Saturday, December 3, 2011


"Would you like to try some wine?" a man wearing an evergreen sweater and a smile asked.

"Sure. Do you have Pinot Grigio?" I responded.

"Absolutely. Do you prefer a fruity or oak flavor?"

"Can you explain the difference?" I asked, a touch embarrassed. I never quite understood what that meant.

He explained and went on to tell how the wine I was about to taste was fermented in Northern California. The man, who introduced himself as...gosh I wish I could remember, maybe Jeff, pointed to a platter of cheese and crackers set on a table adorned with garland. "Help yourself."

I did.

Where was I?

Not  a swanky holiday party...Not an expensive wine bar...Not a really good dream. I was shopping on Black Friday.

While other shoppers were stampeding to purchase $2.00 waffle irons and dodging mad women with pepper spray, I was being treated like a socialite in a small wine shop in Saratoga Springs. Thank goodness. I don't know about you, but I think the Black Friday craziness has gotten out of hand. Just look at some of the headlines:

The L.A. Times:   Wal-Mart's Unhappy Holiday Tradition: Black Friday Violence

Bangor Daily News:    Man Accused of Stabbing Tire Over Black Friday Dispute

Chicago Tribune:   Violence, Pepper Spray Mar Black Friday Shopping

Tis the season to be jolly?

Despite these disturbing headlines, I still believe holiday shopping can be delightful and I proved it at that wine shop. You're probably thinking, but how expensive? Surprisingly, not very. I bought a variety pack of six as a gift for $60.00. Plus, I received  a mini seminar, had questions answered, was treated to friendly greetings, conversation, music and food.

After placing the wine in my car, I continued shopping. I experienced a store front window frosted with snowflake etchings, bells that chimed when I entered a shop, a platter of cookies, hot apple cider and various scents like pine, chocolate and peppermint. I came home energized, cheerful and ready to delve into the holiday season.

I can count myself lucky. An informal survey conducted by Shop Talk found that most people do feel stressed about holiday shopping regardless of their budget. Reasons include crowded malls, outrageously chaotic traffic conditions, uncertainty of what to buy as a gift, and more gifts to buy than the wallet can accommodate.

Well, I believe for every problem there is a solution. So if one of these stresses is causing a frazzled feeling to accompany you while shopping for those perfect gifts, here's my "top ten" solutions to shoo it away:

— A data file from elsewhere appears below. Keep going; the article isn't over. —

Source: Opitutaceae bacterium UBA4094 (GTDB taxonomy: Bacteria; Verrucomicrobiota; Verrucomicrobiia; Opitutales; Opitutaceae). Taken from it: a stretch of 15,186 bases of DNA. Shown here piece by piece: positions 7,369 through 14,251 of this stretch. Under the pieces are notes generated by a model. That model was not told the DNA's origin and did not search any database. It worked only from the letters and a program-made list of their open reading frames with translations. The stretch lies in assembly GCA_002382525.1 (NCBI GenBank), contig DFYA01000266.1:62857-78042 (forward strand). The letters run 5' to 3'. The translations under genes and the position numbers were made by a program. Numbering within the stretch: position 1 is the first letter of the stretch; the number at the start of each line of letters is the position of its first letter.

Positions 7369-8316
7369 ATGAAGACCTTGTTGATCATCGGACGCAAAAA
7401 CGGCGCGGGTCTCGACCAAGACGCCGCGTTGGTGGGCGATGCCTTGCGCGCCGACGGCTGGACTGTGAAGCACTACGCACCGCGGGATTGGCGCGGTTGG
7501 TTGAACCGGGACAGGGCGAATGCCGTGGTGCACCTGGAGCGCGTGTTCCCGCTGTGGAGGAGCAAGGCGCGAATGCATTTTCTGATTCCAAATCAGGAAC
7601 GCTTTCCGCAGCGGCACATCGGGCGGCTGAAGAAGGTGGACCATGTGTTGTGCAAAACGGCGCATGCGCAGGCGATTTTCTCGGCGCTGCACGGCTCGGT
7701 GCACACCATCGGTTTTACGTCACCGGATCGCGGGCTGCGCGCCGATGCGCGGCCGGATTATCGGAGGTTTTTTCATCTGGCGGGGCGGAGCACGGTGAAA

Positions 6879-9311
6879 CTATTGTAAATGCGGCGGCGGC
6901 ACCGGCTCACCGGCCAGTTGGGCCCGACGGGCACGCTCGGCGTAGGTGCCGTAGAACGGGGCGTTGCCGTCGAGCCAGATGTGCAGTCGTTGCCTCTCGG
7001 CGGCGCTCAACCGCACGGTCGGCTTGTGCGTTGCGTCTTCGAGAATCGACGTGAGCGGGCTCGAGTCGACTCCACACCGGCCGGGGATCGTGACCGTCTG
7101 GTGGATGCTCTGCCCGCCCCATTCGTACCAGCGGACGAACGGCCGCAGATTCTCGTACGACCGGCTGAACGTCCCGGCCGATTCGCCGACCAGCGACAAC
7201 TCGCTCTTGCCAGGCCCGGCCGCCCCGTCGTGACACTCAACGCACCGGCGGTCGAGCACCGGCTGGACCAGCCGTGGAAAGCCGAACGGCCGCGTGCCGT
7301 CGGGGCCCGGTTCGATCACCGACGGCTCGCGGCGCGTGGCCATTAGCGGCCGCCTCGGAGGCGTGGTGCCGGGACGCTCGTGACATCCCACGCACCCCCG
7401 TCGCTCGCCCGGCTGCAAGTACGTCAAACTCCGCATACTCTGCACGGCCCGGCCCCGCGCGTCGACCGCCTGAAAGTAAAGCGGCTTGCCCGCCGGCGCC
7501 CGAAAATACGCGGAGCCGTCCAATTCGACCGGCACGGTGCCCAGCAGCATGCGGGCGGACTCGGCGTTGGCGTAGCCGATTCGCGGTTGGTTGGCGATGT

10.   With the exception of Black Friday, start early in the morning. Parking spots will be more abundant, crowds will be less and stampeders will most likely be sleeping off their spending spree hangover from the previous night.

  9.  Go to at least three small shops on a street as opposed to the mall. Chances are you'll be treated to delicious snacks, greeted by friendly merchants and offered gift suggestions for those hard to buy for folks on your list.

  8.  Enjoy the ambiance. The music, decorations and scents are amazing this time of year. Don't ignore them.

  7.  If you don't have small children of your own, spend five minutes watching other people's kids as they step up to greet Santa. Scenarios you may encounter are beard tugging, screams of apprehension and eyes filled with awe.

  6.  Buy a cup of hot chocolate and find someplace to sit. Watch the bustle pass by you.

  5.  Don't fret if you can't find the perfect present for someone. People love gift cards. They really do. If you think it's too impersonal, put it in a decorative gift bag along with an inexpensive universal favorite like candy, gloves, a book, lotion, a candle, gourmet coffee, etc.

  4.  Don't forget an important person who is often ignored during the holidays -- You. Treat yourself to lunch at your favorite spot when shopping is done.

  3.   Don't pull all of your hair out trying to find that special someone a "must have" item. If they are that special, they'll understand you did your best. Yes...even kids...especially kids. Remember his or her birthday is less than a year away.

  2.  Stay within your budget. The credit card bill that comes in January can be more frightening than trying to get your hands on a $3.00 towel at Target on Black Friday. Believe me. I've received one of these shocking statements before -- not a kick back moment.

1.  Enjoy that giving feeling. Don't worry about the actual gift. Most can't even remember the presents they received the previous year. What they can recall is the warmth that came with it. Don't lose it at the mall.   

Kick Back Book of the Week:

I'm going with a classic short story this week, The Gift of the Magi by O. Henry. No matter how you celebrate this season of giving and peace or what your beliefs may be, this simple tale tells how the best presents don't always come in a package. It begins:

"One dollar and eighty-seven cents. That was all. And sixty cents of it was in pennies."

To read the entire story click here:

Kick Back Song of the Week:

If holiday shopping really does become horror shopping just start humming In My Mind I'm Going to Carolina. Hopefully it will take the edge off. Here it is sung by one of my favorites, James Taylor:


A Little Something Extra:

Saratoga Springs, NY
Happy Holiday Shopping!